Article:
Consolidation, connected cars and materials use will shape collision repair in 2016

2015 may be remembered as the year the auto industry got together with Silicon Valley. Projects like the Apple Titan grabbed a lot of headlines. Note that this is an artist's conception of what such a vehicle could look like, not an official concept from Apple.

By Jeff Sanford

Toronto, Ontario — January 2, 2016 — What a remarkable year it’s been both in collision repair and the wider auto industry. Car sales rebounded to near record levels. The world learned Silicon Valley is coming to the transportation sector (or vice versa). Consolidation in the collision repair sector continued apace.

First the numbers: According to experts the auto industry is on track to record that 1,688,167 new cars and trucks will be sold in the US during the month of December. That would make the month just ended the fourth best-selling month on record. For the year, total sales south of the border could be 17.5 million, which would surpass the previous record of 17.35 million in 2000. With the price of gasoline is at a multi-year low—the average price of a gallon of gas in the U.S. was $1.99 on the Monday before Christmas—the last time gas averaged less than $2 per gallon was 2009. This has made it easier for car owners to drive further and more often increasing the amount they drive. So the industry as a whole is enjoying a relative moment of stability. Assuming similar trends apply here in the north, it seems there are a lot of new cars out there to fix. And that bodes well for 2016. But before we move on to the New Year, let’s take a look back at some of the trends that will help shape the year ahead.

– One of the biggest trends in the industry this year has been ongoing consolidation. The collision repair industry is still undergoing a once-in-history reformation similar to what occurred in the hardware store industry in the 1980s when two big banners (Home Hardware in Canada, Ace in the U.S.), consolidated many independents into larger corporate structures. There were some big moves in terms of consolidation this year as this trend moved ahead.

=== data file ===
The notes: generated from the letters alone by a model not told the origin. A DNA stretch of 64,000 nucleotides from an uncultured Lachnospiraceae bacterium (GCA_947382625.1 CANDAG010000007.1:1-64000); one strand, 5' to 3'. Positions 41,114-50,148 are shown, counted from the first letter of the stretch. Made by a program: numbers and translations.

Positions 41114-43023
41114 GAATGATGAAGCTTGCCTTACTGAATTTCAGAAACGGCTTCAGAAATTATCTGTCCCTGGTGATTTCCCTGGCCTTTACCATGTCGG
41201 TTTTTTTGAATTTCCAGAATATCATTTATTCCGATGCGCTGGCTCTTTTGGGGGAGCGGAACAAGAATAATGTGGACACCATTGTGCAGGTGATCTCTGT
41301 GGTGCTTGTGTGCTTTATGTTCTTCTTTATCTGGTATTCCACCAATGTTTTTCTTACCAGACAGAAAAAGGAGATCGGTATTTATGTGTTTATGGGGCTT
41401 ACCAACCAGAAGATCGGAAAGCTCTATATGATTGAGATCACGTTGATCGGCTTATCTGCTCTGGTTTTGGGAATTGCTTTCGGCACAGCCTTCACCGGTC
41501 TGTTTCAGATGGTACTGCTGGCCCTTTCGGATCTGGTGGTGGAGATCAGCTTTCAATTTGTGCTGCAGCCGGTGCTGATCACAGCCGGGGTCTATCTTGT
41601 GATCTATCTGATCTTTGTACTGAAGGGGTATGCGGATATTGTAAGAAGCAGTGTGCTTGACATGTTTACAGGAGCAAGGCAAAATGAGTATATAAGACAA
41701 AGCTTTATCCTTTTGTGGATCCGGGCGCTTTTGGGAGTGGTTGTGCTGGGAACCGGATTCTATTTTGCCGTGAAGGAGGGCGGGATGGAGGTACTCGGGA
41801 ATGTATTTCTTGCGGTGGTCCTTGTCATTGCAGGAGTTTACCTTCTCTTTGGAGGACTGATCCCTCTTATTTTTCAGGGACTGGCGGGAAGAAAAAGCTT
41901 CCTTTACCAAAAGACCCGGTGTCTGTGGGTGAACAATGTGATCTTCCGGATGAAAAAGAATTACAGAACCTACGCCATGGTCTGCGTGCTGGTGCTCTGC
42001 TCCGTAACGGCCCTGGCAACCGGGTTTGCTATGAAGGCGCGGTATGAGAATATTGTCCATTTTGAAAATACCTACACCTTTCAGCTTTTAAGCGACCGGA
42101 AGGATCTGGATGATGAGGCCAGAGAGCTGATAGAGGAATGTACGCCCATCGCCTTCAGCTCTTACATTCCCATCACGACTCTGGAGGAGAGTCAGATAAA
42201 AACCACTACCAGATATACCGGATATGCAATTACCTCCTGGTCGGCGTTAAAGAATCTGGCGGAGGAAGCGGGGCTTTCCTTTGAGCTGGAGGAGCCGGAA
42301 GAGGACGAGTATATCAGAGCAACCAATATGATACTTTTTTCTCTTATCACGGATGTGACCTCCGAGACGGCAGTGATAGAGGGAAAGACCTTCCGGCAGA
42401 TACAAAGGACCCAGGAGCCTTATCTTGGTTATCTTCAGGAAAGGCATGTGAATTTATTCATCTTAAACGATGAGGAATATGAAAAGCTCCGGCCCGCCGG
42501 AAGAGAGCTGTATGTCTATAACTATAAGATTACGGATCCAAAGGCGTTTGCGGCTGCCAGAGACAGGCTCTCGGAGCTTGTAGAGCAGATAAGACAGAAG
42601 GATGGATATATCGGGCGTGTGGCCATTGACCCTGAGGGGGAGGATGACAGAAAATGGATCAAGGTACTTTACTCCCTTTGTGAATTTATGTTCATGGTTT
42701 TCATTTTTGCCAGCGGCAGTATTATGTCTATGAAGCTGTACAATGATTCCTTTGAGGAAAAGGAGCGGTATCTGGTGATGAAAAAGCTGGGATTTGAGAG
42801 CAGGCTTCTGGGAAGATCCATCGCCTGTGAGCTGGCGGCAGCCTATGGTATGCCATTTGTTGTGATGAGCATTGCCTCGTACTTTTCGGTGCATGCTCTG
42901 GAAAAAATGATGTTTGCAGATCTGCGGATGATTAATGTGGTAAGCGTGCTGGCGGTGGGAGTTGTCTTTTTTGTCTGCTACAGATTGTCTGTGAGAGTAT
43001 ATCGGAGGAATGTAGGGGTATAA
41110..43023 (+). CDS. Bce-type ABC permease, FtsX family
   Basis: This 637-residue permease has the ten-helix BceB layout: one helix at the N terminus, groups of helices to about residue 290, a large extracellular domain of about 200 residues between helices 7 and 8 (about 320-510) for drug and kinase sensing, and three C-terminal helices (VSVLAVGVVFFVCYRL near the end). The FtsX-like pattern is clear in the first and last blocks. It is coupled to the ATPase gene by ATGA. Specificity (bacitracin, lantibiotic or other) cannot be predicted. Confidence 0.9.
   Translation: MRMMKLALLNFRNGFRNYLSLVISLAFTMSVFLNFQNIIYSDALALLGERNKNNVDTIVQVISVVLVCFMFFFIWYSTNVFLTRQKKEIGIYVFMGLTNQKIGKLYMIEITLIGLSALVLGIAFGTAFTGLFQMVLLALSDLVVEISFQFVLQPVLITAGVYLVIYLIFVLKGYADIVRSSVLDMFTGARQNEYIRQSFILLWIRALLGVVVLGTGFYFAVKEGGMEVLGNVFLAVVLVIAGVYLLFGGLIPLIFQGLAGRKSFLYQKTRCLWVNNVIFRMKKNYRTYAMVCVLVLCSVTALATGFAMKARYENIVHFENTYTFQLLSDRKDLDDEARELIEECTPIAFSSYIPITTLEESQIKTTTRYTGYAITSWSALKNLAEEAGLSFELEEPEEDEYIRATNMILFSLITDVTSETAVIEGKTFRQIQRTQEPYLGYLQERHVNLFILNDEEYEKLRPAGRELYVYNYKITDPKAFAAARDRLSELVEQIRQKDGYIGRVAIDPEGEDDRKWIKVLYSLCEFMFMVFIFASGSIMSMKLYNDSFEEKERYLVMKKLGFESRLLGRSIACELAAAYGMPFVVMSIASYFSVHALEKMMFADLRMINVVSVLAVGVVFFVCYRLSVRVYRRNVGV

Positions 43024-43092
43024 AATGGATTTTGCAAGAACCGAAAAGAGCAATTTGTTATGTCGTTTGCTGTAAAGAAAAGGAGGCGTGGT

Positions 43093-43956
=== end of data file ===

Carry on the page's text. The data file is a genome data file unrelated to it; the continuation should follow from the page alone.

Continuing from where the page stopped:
Fix Auto announced in July that it has paired up with provincial pension fund La Caisse de dépôt et placement du Québec (CDPQ), which will invest $8.2 million to help Fix Auto fuel “growth in Canada and internationally.” Fix CEO Steve Leal, was quoted as saying at the time that, “Having a long-term financial partner gives us the agility that we need to achieve our aggressive growth targets … the Caisse is a symbol of our commitment towards the Quebec market. Fix Auto is a Canadian success story which is now on the global scene, and given the pace of our international growth plans, we are truly proud keep our roots planted here.”

In an interview at this year’s NACE event in Detroit in August, Leal discussed with Collision Repair magazine his company’s global ambitions. On the Caisse deal he suggested it “took months to negotiate.” Discussing his company’s unique franchising plan, Leal said his model will be the one to beat. “Having an owner on site is an important. I think this is why our model will succeed,” said Leal.

Could Fix be the next big Canadian global franchise success story now that Tim Hortons’ has been gobbled up by the Americans? Leal thinks so. “We have big plans for Fix Auto as a leading global brand,” he said. The frankness is refreshing to hear from a Canadian executive. Later in the year, news emerged that Leal will spend some time this winter in Australia kicking tires of MSOs down under. In November the company announced a new board of directors, a group that now includes Stéphane Léveillé, the Senior Director of Private equity, mid-market Québec, at CDPQ. Leal has assumed responsibility as Chairman of the Board of Directors. The company promises a fifth board member has been selected and will be officially announced in early 2016.